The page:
A recently discovered Bison-bearing fossil locality at Térapa, Sonora, Mexico, had previously been dated to 440 ± 130 ka using whole rock 40Ar/39Ar on a basalt flow that impounds the deposit. This age is considerably older than the accepted age of about 240-160 ka for the migration of Bison into greater North America. The Térapa deposit also contains a mixture of fossils from extralimital or extinct tropical animals and temperate animals. Constraining the age of the deposit is critical to interpret the paleontologic and paleoclimatologic implications of this unique Sonoran fossil locality. Three additional geochronological methods have been applied to this deposit (infrared stimulated luminescence (IRSL), amino acid racemization (AAR), and radiocarbon) and the data from the original 40Ar/39Ar age were revisited. The IRSL data suggest that the impounding basalt flow and the sediments that abut it were emplaced 43 ka ago and that the oldest sediments were deposited shortly after. Two radiocarbon ages suggest the fossiliferous sediments were emplaced by 42 ka. Effective diagenetic temperatures inferred from the AAR results, combined with AAR data from a similar-age deposit in southern Arizona, are in accordance with the 40-43 ka age estimates. For the AAR results to corroborate the 40Ar/39Ar age, the effective diagenetic temperature for the area would need to be approximately 3 °C, which is unrealistically low for northern Mexico. The new geochronological results suggest the Térapa deposit and fossils are 40-43 ka old. The anomalously old 40Ar/39Ar age for the impounding basalt is probably the result of low 40Ar* concentrations and inherited 40Ar.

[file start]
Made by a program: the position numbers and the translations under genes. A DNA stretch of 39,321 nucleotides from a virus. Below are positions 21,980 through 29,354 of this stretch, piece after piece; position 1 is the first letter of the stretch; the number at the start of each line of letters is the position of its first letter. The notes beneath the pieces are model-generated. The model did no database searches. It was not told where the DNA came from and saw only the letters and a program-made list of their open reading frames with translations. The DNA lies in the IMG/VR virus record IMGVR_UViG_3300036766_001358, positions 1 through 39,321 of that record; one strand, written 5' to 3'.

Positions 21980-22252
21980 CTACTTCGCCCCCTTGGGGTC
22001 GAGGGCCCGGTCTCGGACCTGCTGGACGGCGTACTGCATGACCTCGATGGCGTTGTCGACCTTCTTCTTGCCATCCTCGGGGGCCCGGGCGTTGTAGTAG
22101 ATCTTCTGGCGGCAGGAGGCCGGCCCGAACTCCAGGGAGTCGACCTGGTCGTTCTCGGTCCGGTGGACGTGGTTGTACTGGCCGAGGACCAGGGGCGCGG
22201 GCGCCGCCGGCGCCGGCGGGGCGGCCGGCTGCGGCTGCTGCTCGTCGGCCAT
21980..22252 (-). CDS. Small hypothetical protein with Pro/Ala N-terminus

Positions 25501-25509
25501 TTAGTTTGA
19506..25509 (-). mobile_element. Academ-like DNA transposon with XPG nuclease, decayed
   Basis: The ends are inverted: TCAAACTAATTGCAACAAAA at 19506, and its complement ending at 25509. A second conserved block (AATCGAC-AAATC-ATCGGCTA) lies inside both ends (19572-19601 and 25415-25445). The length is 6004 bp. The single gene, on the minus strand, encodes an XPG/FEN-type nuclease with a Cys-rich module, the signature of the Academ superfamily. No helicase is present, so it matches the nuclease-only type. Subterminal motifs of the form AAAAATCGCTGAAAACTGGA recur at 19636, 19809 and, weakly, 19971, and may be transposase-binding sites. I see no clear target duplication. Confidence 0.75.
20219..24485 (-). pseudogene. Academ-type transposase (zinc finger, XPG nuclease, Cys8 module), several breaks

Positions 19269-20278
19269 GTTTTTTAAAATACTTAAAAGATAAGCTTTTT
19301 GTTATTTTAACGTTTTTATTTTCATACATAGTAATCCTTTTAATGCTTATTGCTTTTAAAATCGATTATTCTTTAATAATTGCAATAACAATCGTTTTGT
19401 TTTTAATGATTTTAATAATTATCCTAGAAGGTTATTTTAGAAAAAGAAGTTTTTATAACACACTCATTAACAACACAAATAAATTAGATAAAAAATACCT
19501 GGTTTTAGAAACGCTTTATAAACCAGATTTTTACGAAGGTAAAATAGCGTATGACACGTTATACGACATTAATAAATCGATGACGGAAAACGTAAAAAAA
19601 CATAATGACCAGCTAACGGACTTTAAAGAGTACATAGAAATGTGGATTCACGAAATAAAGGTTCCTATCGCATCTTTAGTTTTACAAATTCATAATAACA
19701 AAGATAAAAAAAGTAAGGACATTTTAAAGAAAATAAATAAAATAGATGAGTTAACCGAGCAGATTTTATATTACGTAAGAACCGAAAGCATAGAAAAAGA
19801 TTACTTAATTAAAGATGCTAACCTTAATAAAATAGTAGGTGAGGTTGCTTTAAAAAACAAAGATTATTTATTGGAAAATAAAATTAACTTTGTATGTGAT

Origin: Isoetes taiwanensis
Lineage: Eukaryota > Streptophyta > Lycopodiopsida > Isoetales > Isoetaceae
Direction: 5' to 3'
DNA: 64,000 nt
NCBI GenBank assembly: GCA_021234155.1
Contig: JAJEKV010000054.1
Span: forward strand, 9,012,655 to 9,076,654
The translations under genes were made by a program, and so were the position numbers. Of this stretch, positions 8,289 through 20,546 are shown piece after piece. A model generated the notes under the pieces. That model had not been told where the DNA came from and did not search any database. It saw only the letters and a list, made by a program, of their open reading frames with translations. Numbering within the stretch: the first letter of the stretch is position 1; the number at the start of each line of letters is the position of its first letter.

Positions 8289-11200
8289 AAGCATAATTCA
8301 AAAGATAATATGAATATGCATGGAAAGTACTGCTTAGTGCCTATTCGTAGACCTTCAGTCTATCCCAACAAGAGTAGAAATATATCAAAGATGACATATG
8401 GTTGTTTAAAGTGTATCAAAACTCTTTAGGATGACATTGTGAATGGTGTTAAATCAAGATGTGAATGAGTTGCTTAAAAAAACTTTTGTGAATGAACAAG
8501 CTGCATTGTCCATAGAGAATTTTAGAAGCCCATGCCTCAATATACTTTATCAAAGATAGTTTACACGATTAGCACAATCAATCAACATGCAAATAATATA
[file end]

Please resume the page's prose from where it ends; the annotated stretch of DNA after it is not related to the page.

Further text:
- Amino acid geochronology
- Bison, Ar/Ar
- Luminescence dating
ASJC Scopus subject areas
- Earth and Planetary Sciences (miscellaneous)